Are methyl n-propyl ether and methyl iso-propyl ether metamers?
It says so here.

So the difference must be in number of carbon atoms or the distribution?


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    $\begingroup$ en.wikipedia.org/wiki/Metamerism I agree with @lighthart. Metamerism seem to be a limited definition of isomerism. As so it's chosen to be obsolete, you mustn't worry about it. $\endgroup$ – It's Over Mar 27 '15 at 18:25

The term metamer is equivalent to isomer. Isomers differ in connectivites of atoms between molecules with the identical number and type of atoms.

Methyl n-propoyl Ether and methyl iso-propyl ether have the same numbers of carbon, oxygen and hydrogen atoms.

As an aside, I have never heard the term metamer before, I expect it is archaic.

  • $\begingroup$ Did you check that link? It has a definition. $\endgroup$ – ChemExchange Mar 27 '15 at 16:40
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    $\begingroup$ Neither have I. It isn't in the Gold Book either. $\endgroup$ – Klaus-Dieter Warzecha Mar 27 '15 at 16:52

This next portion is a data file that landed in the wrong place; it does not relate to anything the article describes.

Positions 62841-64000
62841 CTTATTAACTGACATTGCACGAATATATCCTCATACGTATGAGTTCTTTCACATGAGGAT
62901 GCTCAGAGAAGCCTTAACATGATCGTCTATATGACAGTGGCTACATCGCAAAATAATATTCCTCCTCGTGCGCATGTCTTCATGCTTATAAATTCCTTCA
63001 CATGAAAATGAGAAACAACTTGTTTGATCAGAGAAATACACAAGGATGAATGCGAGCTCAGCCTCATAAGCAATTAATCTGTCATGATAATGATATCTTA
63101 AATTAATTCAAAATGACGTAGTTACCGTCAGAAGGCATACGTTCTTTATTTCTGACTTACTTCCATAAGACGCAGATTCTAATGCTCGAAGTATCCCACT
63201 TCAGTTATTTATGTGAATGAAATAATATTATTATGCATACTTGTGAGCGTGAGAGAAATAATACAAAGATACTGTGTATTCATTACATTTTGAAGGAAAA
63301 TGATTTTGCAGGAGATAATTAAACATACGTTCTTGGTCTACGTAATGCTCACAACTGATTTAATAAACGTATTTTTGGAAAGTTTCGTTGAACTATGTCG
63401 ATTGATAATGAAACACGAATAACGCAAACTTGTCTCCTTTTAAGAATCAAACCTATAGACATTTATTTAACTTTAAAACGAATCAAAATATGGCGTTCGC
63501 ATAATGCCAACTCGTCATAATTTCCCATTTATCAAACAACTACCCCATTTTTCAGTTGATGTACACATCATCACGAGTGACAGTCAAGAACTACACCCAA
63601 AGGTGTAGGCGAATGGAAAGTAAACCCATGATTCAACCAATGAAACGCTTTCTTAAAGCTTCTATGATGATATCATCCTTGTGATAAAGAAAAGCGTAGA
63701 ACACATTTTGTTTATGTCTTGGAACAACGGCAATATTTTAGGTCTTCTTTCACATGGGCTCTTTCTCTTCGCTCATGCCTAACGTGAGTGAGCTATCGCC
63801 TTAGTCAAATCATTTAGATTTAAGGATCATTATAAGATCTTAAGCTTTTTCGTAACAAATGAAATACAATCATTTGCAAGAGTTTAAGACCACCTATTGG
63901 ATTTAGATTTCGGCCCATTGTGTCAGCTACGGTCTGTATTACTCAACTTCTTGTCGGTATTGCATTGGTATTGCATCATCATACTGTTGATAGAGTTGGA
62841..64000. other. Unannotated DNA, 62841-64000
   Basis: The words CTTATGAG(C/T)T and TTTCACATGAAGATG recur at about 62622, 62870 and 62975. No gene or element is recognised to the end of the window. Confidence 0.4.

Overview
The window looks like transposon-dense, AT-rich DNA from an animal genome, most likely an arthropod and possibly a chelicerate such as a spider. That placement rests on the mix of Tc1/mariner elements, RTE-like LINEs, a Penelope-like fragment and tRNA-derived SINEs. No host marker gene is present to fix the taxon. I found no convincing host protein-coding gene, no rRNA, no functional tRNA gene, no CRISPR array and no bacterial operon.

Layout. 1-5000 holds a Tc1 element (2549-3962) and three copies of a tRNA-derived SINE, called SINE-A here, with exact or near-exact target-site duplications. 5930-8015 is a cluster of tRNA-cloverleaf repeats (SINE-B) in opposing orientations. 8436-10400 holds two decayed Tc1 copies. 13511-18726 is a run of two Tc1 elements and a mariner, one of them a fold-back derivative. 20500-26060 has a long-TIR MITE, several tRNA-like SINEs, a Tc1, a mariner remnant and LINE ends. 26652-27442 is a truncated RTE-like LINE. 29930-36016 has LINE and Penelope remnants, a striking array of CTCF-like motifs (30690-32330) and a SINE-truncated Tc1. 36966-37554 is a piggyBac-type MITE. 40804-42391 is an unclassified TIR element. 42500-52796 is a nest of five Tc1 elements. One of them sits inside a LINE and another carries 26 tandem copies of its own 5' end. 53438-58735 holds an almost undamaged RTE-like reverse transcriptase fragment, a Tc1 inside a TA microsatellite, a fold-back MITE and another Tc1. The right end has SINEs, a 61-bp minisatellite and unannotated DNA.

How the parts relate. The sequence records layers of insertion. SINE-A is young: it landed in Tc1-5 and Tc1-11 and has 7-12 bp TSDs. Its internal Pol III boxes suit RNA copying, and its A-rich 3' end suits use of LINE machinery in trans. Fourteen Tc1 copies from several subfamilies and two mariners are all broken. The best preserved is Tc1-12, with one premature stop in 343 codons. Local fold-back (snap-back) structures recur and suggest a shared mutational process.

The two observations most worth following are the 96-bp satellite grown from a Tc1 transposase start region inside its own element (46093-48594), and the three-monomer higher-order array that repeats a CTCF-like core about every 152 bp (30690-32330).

• $\begingroup$ dictionary.reference.com/browse/metamerism @KlausWarzecha $\endgroup$ – ChemExchange Mar 27 '15 at 16:55
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    $\begingroup$ @ChemExchange Irrelevant! No IUPAC, no cigar. $\endgroup$ – Klaus-Dieter Warzecha Mar 27 '15 at 16:58
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    $\begingroup$ I think metamer has an interesting specification: it has to have the same molecular formula and the same functional group. While we could just say "isomeric ethers" or something, I think it's a cool concept, but I'll probably never use it, and it doesn't make much difference as far as this question goes. Now if the question had been about 1-methoxypropane and 2-methyl-1-propanol, that would come into play. $\endgroup$ – SendersReagent Apr 28 '16 at 3:42

Compounds having the same molecular formula but different number of carbon atoms ( alkyl groups) on either side of functional group ( i.e., $\ce{-O-,-S-, -NH-, -C(=O)-}$) are called metamers and the phenomenon is called metamerism. metamerism occurs amongst the members of the same homologus family.

For example:

  • $\ce{CH3CH2-O-CH2CH3}$ is a metamer of $\ce{CH3-O-CH2CH2CH3}$ OR $\ce{CH3-O-CH(CH3)2}$

  • $\ce{CH3CH2COCH2CH3}$ is a metamer of $\ce{CH3COCH2CH2CH3}$ OR $\ce{CH3COCH(CH3)2}$

It may be noted that metamers may also be position isomers, e.g., pentan-2-one and pentan-3-one may be regarded as position isomers as well as metamers.


It is a type of positional isomerism in which functional group changes its position in the backbone of parent chain,methyl propyl ether and methylisoptopyl ether are metamers from Above def.


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